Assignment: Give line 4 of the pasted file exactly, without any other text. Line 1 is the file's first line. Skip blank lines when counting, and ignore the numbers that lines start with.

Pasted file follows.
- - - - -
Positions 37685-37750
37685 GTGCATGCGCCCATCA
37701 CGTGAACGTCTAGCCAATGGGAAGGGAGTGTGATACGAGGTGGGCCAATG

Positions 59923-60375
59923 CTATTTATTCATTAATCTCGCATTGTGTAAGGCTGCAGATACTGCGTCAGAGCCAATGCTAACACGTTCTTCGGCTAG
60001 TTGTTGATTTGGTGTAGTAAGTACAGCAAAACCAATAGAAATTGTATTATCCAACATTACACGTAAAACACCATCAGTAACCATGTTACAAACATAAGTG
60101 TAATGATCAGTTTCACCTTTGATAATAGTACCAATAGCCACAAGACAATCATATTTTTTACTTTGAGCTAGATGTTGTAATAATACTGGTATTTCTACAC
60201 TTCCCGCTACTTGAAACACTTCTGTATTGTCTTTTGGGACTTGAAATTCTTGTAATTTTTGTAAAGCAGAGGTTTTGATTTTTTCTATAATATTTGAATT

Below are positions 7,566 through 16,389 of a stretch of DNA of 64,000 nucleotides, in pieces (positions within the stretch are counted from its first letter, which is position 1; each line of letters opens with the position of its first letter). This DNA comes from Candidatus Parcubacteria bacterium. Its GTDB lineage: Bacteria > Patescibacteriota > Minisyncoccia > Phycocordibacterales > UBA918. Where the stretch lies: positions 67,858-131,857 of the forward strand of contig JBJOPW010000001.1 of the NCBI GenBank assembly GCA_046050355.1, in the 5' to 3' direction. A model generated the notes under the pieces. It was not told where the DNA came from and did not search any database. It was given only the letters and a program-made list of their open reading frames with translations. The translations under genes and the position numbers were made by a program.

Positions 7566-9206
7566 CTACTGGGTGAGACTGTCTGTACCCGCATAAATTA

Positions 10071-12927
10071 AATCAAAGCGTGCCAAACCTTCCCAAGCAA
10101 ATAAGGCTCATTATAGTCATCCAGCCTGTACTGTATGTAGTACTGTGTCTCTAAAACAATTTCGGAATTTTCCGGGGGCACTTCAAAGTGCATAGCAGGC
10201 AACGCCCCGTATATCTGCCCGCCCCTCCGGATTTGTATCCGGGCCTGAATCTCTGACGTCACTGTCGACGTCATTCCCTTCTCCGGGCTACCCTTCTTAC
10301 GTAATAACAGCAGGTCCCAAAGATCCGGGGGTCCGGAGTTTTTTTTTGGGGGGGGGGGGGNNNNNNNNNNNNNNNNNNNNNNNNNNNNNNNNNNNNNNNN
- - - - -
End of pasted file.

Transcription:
Positions 59923-60375